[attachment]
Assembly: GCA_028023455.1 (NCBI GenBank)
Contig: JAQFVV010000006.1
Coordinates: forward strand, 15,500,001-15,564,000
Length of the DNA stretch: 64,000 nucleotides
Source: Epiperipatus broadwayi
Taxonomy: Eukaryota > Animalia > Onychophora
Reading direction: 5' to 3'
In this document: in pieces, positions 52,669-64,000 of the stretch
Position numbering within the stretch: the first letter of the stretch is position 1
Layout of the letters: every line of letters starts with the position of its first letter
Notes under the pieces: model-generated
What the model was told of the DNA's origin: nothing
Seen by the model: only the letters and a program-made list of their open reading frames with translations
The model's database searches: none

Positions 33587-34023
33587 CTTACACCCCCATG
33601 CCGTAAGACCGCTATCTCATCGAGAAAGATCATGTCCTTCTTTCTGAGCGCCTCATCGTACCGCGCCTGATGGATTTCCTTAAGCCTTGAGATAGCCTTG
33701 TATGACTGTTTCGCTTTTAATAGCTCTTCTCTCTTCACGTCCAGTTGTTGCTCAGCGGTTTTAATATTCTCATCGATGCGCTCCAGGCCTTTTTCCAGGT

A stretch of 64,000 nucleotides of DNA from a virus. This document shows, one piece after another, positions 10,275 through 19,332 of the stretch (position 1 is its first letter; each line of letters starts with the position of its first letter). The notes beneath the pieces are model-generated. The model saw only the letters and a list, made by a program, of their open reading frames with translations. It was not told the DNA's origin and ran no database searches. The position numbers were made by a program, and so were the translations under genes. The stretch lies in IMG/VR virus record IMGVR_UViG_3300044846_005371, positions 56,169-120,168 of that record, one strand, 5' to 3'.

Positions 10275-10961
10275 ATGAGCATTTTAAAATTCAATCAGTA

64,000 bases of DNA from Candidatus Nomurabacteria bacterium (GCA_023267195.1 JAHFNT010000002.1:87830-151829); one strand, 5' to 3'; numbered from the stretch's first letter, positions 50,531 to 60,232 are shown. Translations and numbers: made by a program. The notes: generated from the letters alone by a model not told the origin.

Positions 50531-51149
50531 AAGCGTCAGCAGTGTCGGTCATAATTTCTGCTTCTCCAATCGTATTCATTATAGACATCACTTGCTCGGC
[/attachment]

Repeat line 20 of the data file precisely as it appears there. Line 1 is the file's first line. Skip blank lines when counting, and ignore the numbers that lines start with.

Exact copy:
Positions 10275-10961